What ONA Does
ONA was created by the passage of the Office of National Assessments Act 1977 (ONA Act) through parliament in late 1977, and commenced operating in early 1978.
The creation of ONA was prompted by a series of recommendations made by Justice Robert Hope, in the third report of the Royal Commission on Intelligence and Security, which was conducted between 1974 and 1977. 26 Justice Hope found that there was a need for a centrally located assessment function placed in the centre of government but indicated that if the assessments were to have value it was important that the judgements contained within them should be genuinely independent.
This view was accepted by the government of the day and as a consequence, while ONA reports directly to the Prime Minister and sits within the Prime Minister’s portfolio, responsibility for the preparation of assessments and day-to-day management issues falls to the Director-General of ONA, who is an independent statutory office holder.
The ONA Act sets two primary functions for the Office: reporting and assessment on matters of political, strategic and economic significance to Australia; and co-ordination and review of Australia’s foreign intelligence activities. ONA produces three principal outputs: printed product, which is its major output, oral briefing for Ministers and officials, and intelligence co-ordination and review, which includes policy co-ordination, requirement setting and performance evaluation.
Further information can be found on the Office of National Assessments website.
ONA, like DIO, was subjected to a more thorough review and analysis by Mr Flood than any of the other AIC agencies. The reason for this close attention was that both are assessment agencies, and the Flood Review was born out of a concern that the assessments of each agency in the period prior to the commencement of hostilities by coalition forces in Iraq in March 2003, may not have been sufficiently independent or robust.
In addition to his review of the assessment work of ONA, Mr Flood also recognised and commented upon the central role that ONA plays in coordinating the activities of Australia’s foreign intelligence agencies.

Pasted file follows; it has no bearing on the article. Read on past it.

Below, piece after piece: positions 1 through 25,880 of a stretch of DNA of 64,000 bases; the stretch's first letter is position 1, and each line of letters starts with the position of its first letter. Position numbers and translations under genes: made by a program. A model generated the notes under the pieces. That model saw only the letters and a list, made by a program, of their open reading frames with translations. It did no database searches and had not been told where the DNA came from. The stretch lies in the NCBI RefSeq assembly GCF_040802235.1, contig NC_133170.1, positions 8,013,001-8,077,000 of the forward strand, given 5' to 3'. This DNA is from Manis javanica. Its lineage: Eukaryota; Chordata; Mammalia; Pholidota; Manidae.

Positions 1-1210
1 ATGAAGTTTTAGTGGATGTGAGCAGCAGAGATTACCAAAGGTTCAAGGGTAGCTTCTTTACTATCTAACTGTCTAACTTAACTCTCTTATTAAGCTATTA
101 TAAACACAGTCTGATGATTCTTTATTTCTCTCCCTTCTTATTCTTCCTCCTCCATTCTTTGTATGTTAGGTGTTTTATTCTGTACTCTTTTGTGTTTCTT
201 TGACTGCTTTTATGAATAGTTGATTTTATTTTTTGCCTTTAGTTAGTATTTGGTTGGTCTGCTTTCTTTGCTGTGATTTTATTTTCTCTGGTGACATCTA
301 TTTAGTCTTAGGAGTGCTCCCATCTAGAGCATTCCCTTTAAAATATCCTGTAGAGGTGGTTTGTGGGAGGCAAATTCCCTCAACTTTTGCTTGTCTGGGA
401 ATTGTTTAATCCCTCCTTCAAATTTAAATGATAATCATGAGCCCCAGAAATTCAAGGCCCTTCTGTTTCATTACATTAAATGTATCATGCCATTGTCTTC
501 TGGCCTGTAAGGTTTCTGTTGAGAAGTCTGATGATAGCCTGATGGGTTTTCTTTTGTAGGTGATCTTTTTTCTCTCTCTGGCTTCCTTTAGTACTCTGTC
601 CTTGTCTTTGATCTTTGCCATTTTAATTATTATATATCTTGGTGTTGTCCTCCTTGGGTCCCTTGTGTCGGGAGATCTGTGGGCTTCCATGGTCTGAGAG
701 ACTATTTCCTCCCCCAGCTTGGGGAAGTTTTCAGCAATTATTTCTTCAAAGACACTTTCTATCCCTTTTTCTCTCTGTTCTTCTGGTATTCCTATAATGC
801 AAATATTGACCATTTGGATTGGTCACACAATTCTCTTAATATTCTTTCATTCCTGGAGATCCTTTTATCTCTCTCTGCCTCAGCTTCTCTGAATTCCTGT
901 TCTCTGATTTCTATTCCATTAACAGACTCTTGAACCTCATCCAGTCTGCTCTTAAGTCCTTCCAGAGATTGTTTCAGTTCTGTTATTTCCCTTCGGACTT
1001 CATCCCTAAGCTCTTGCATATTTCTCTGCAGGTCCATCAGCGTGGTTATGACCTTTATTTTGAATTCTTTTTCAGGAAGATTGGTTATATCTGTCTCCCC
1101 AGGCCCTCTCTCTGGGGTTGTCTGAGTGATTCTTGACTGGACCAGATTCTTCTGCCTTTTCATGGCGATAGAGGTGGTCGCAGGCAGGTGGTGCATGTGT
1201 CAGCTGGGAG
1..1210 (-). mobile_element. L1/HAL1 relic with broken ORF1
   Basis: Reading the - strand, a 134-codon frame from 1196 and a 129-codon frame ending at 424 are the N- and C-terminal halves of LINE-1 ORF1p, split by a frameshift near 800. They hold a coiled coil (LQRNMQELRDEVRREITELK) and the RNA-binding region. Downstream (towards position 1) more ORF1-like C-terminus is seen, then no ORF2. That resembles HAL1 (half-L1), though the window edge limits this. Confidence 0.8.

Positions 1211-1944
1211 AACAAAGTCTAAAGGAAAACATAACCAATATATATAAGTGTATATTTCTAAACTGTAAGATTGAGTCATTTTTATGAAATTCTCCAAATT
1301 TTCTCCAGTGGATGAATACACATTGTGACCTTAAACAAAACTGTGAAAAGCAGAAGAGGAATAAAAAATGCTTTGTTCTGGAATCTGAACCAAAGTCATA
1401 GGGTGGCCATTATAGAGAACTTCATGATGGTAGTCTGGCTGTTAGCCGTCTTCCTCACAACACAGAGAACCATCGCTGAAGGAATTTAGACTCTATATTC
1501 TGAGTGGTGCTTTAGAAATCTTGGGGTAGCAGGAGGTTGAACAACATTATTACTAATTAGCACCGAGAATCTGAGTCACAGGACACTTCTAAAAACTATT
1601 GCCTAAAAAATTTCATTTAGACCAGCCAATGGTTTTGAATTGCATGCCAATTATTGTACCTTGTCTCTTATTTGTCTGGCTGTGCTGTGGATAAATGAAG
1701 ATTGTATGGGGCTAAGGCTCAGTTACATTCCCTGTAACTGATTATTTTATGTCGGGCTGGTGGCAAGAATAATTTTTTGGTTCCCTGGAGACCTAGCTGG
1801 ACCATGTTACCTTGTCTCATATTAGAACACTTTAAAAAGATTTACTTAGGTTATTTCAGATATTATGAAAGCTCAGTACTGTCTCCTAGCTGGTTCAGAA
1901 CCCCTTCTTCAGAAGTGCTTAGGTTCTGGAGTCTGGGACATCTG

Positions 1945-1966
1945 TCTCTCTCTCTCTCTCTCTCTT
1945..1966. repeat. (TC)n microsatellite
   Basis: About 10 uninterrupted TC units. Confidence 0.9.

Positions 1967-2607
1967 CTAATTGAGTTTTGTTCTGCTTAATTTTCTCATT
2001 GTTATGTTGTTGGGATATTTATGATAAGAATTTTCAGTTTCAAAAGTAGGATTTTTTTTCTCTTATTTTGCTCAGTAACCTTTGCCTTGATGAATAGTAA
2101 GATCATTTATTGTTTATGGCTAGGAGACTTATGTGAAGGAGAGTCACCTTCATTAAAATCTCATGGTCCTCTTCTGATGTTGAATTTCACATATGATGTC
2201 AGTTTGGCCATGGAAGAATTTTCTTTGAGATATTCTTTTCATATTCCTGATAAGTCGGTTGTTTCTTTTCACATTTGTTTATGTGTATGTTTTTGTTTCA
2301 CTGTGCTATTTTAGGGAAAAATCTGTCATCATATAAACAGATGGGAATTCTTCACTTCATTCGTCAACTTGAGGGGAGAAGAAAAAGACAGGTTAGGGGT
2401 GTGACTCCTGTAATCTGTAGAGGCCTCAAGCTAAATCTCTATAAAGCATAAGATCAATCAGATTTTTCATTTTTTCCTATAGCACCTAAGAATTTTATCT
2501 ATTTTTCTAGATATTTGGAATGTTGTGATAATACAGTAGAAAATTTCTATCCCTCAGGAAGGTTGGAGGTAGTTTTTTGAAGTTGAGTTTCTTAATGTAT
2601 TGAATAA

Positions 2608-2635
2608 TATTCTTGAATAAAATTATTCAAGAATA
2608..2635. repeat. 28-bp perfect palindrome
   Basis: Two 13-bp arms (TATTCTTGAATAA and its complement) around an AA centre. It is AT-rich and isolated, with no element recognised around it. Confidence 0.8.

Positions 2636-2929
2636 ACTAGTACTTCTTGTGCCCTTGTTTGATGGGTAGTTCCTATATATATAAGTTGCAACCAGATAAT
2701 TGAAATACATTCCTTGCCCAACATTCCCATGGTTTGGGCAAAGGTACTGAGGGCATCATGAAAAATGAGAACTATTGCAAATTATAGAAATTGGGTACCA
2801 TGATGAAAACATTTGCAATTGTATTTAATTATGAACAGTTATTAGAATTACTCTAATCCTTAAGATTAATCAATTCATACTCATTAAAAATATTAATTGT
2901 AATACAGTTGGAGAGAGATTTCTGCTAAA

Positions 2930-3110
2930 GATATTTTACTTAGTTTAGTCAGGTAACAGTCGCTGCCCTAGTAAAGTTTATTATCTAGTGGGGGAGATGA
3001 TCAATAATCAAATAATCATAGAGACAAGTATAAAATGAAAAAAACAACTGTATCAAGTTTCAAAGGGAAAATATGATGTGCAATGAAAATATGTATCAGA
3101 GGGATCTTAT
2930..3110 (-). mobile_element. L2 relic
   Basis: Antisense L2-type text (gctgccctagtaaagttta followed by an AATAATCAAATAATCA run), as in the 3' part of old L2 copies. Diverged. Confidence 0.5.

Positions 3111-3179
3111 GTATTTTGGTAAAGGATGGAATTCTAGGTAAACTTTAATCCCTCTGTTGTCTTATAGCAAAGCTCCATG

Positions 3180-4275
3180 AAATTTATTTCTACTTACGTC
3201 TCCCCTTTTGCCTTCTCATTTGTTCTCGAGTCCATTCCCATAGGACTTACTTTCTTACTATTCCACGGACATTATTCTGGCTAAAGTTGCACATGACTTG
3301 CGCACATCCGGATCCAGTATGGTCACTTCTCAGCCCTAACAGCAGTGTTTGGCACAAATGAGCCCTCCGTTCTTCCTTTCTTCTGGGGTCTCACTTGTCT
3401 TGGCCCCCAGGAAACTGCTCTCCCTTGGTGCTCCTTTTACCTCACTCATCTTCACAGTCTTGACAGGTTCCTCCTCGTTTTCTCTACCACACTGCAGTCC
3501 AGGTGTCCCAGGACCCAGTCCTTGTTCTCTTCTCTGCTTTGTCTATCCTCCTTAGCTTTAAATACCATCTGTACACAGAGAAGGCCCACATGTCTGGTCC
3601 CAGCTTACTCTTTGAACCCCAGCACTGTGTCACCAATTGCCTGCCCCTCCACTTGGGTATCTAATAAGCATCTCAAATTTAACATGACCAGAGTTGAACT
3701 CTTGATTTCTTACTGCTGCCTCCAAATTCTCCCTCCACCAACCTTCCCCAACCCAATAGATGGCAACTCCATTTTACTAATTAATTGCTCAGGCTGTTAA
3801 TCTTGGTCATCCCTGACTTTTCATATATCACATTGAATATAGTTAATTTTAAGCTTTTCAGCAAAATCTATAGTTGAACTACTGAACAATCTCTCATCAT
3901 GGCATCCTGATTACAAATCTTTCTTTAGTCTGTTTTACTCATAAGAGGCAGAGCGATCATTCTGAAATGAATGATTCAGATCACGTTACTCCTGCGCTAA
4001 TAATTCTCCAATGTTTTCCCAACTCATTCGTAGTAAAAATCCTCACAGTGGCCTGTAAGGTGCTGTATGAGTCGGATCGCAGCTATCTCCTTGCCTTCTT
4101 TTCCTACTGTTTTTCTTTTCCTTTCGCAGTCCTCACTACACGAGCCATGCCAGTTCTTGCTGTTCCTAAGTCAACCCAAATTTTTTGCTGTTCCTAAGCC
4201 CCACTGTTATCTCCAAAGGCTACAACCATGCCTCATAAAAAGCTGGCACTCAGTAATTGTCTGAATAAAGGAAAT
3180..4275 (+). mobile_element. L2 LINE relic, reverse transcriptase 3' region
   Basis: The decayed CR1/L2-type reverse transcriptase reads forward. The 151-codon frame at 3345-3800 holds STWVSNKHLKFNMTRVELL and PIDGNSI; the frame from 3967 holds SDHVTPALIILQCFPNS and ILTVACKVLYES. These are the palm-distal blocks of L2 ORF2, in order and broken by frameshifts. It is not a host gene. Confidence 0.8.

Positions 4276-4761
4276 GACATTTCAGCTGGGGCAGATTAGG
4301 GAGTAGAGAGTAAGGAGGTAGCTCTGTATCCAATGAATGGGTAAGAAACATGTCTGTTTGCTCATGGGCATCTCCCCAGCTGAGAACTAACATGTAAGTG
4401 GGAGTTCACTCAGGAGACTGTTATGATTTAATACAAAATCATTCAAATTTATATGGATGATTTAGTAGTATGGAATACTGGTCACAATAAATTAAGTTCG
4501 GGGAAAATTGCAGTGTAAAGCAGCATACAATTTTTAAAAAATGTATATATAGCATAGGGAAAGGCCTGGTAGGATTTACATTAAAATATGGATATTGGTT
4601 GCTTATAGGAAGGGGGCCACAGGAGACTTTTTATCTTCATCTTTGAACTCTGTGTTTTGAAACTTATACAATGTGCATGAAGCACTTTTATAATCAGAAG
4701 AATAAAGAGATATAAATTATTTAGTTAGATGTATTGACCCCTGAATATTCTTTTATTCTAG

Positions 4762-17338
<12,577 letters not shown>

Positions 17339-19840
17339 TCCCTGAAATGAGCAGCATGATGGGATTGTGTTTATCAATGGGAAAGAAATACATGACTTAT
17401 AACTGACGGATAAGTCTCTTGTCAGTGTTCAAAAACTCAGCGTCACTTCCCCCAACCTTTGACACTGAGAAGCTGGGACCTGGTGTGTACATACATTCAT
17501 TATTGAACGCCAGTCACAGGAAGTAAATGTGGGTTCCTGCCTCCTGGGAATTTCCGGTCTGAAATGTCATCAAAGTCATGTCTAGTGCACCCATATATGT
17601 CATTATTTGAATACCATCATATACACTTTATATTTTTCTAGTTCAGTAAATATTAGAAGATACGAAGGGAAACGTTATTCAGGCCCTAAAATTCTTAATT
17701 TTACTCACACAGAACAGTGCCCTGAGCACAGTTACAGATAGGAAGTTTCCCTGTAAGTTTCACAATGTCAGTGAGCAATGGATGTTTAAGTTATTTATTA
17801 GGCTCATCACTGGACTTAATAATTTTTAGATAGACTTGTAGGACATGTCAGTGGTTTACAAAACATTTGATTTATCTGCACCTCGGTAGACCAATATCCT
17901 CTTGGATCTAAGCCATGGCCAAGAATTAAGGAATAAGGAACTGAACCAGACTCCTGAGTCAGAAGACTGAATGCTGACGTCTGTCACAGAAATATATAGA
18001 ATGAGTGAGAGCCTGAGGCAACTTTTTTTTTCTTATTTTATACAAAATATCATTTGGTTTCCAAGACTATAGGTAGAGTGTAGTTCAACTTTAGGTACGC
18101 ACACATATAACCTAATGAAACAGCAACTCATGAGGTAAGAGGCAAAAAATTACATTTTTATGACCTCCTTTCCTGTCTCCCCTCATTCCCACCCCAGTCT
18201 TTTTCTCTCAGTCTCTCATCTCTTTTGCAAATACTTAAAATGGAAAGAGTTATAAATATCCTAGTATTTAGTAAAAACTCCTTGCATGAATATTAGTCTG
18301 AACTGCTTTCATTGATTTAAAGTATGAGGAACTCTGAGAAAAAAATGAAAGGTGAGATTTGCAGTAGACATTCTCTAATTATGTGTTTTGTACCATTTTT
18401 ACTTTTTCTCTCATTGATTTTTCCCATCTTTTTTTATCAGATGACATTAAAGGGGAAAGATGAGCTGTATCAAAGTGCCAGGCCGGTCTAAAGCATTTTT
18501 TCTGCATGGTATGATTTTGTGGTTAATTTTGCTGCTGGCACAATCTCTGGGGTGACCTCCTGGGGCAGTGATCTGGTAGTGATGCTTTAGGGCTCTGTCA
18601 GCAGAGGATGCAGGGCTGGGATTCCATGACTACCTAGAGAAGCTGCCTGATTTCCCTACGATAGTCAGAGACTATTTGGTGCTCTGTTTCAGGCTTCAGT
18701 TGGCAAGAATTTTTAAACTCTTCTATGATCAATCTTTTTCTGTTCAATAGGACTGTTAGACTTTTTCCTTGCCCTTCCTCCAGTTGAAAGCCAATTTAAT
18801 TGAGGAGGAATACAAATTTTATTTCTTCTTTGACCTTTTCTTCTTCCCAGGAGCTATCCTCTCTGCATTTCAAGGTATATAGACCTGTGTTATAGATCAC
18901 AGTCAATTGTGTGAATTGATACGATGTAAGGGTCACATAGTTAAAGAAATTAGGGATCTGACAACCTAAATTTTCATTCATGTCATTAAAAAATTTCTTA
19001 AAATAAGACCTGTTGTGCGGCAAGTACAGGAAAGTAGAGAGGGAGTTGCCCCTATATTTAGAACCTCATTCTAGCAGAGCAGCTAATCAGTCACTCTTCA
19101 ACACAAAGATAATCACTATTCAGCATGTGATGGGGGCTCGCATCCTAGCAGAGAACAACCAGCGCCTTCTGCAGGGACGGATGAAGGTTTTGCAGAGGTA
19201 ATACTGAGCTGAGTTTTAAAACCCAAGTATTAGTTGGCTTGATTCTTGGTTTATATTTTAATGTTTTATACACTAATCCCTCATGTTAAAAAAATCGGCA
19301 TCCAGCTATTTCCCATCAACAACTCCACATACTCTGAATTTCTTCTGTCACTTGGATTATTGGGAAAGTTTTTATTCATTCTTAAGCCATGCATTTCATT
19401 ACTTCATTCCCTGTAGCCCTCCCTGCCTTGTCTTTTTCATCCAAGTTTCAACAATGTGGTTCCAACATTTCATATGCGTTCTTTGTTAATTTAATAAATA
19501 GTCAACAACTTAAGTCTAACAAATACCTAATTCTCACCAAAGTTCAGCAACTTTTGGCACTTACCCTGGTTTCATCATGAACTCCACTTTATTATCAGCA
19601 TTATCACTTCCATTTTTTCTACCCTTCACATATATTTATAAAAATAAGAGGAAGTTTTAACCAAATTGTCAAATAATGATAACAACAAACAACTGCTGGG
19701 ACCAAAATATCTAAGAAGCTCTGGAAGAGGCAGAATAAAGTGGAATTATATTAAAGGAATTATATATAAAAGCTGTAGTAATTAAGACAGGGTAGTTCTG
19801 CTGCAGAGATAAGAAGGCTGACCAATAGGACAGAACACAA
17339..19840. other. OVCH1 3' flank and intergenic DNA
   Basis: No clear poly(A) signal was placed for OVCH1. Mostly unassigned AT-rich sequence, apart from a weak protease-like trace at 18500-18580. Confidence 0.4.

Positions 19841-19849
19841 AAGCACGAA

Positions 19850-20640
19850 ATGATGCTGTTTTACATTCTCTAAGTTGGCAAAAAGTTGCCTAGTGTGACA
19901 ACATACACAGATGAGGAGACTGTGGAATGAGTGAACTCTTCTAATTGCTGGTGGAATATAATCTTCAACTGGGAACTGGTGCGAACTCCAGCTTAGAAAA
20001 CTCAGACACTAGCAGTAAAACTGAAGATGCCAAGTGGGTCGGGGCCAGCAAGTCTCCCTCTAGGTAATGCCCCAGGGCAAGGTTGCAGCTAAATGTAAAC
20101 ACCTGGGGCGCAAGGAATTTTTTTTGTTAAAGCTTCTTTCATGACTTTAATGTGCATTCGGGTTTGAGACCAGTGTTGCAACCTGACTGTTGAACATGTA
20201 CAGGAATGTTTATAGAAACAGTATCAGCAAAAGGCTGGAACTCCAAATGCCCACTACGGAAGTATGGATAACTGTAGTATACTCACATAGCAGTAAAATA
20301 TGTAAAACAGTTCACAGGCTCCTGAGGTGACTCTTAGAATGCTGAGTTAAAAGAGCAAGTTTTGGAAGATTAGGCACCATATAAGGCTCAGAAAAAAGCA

Although Mr Flood commented favourably on ONA in some respects and commended its record of achievement, he strongly argued that if ONA were to achieve the objectives envisaged by Justice Hope and set for it by government, it should be supported by a stronger legislative mandate and a significant increase in its budget.
Mr Flood made a large number of recommendations either directly or indirectly pertaining to ONA. Each of these recommendations was accepted by the government, with the single exception that ONA be retitled the Australian Foreign Intelligence Assessments Agency. As a consequence, ONA has been more greatly affected by the implementation of Mr Flood’s recommendations than any of the other AIC agencies.
Perhaps the most significant of the recommendations made by Mr Flood, at least in terms of everyday practicalities, was that ONA’s budget and staffing should be effectively doubled in size (from $13.1 million per annum and 74 staff, to $25 million per annum and 145 staff).
Other important recommendations affecting ONA which were either implemented during the reporting period, or set in train, included:
- the creation of a Foreign Intelligence Coordination Committee under the chairmanship of the Director-General of ONA
- amending the ONA Act to strengthen its intelligence community coordination role, and to more accurately reﬂect the focus and work of the National Assessments Board
- ONA giving greater focus to longer term and strategic assessments, and institutionalising measures to ensure that assessments are the product of rigorous testing, challenge and peer review, both within and outside the agency
- the Department of Foreign Affairs and Trade’s (DFAT’s) Open Source Unit being transferred to ONA, and
- funding in the order of $11 million being provided for physical accommodation, to enable an expanding ONA and ASIO to continue to be collocated.
Three of Mr Flood’s recommendations related directly to increasing the external oversight and accountability of ONA, as follows:
- the mandate of the PJCAAD should be extended to also include ONA, DIO and DIGO
- the mandate of the IGIS should be extended to permit ‘own motion’ inquiries in respect of ONA and DIO, without ministerial referral, and
- the IGIS should conduct a periodic review of ONA’s statutory independence.
The government announced on 22 July 2004 that it had endorsed all of Mr Flood’s recommendations, with the exception of the proposed retitling of ONA.
Subsequent to this announcement, the Director-General of ONA moved quickly to give effect to each of Mr Flood’s recommendations which did not require statutory amendments.